Predicting Corn Silage Harvest Dates

August 24, 2000  7(23):140-141

Joe Lauer, Corn Agronomist

One of the more difficult management decisions when producing corn silage is properly timing harvest. Corn silage that is too wet will yield less, result in silo seepage and produce a sour tasting silage resulting in lower intake by livestock. If corn silage is too dry then yield is often reduced, heat damage and mold more easily develops in the silo because fermentation is inadequate, and the silage has lower protein, digestibility and the vitamins A and E.

Traditionally, most farmers would begin chopping corn silage around September 15. Observations over the last 4 years indicate drydown rates between years vary dramatically. For example, between 1996 and 1999 in Manitowoc County, the date when corn silage moisture dropped to 65% was as early as September 6 and as late as October 3 (Figure 1). Farmers who chop their own corn silage and those who hire custom operators often have the dilemma of predicting when a field will be ready to chop. Below are a few suggestions for predicting when to begin harvest. Good communication with a custom operator is essential as harvest date draws near.

Environment significantly influences the rate of drydown and start date for silage harvest. Wet cool weather will slow drydown rate while hot, dry weather will speed drydown rate. Table 1 describes the rates of drydown observed in various Wisconsin counties since 1996. The silage production years of 1998 and 1999 were above normal for heat accumulation and were characterized as rapid drydown years for both grain and silage in numerous counties.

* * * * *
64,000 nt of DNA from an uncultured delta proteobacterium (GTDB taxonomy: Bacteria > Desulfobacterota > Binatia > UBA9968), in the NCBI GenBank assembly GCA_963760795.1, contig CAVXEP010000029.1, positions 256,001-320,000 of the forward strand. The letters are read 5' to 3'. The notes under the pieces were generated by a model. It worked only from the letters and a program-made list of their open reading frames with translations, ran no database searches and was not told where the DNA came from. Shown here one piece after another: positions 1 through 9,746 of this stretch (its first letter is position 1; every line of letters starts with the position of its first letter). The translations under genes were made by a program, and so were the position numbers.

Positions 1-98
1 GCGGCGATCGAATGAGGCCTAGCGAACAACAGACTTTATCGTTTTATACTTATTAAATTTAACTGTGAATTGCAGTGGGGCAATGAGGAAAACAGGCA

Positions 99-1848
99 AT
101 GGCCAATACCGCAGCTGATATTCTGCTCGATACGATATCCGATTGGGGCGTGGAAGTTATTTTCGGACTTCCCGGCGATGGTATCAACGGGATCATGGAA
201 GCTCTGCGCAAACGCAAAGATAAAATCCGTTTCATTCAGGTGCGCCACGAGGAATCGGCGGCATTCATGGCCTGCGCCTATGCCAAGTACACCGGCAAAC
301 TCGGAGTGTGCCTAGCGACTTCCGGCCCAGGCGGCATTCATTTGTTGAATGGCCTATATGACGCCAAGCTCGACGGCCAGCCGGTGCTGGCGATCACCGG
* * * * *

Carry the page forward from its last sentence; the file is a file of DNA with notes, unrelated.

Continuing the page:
Table 1. Corn silage dry down rate (% moisture per day) for various counties in Wisconsin.
County 1996 1997 1998 1999
Chippewa --- 0.4 --- ---
Dodge --- --- 0.7 ---
Fond du Lac --- --- --- 1.0
Jefferson --- 0.6 0.7 1.0
Manitowoc 0.4 0.6 0.6 0.8
Shawano --- --- --- 0.6
Sheboygan --- 0.8 --- ---
Wakesha --- 0.6 0.9 ---
Washingotn --- --- --- 0.7

Pre-season planning

Greatest corn grain and silage yield potential is with full-season hybrids. Reaching physiological maturity (black layer) before a killing frost is not as critical for corn silage as it is for grain production. Select and plant hybrids that vary in maturity. This helps spread the risk associated with plant stress during pollination. It will also spread the grain and silage harvest windows. For fields intended to be chopped for corn silage, hybrid maturities can be 5-10 days longer season than what is typically grown for grain on the field.

Planting season

Plant full-season hybrids first. Note date and maturity of the hybrid planted. Some producers plant an "ultra" short-season hybrid (i.e. 75 d) early silage harvest, so that fermented feed can be continued in the dairy cow ration during early fall.

In-season (silking and denting)

Note silking date. Silking date is the first indicator for predicting date of harvest for grain or silage uses. It can be used to predict which fields are developing ahead of schedule. Among corn hybrids the grain filling period is rather consistent regardless of maturity. Hybrids differ in maturity during the vegetative period of their development (planting to silking). Grain filling in Wisconsin usually lasts about 55-60 days after silking. The dent (R5) stage occurs 35-42 days after silking and black layer formation (R6) occurs 55-60 days after silking. Usually silage harvest begins shortly after half-milkline on the kernels. The half-milkline stage occurs about 13 days prior to black-layer (Wiersma et al., 1993). Thus, the predicted start date of silage harvest (half-milkline) occurs 42-47 days after silking.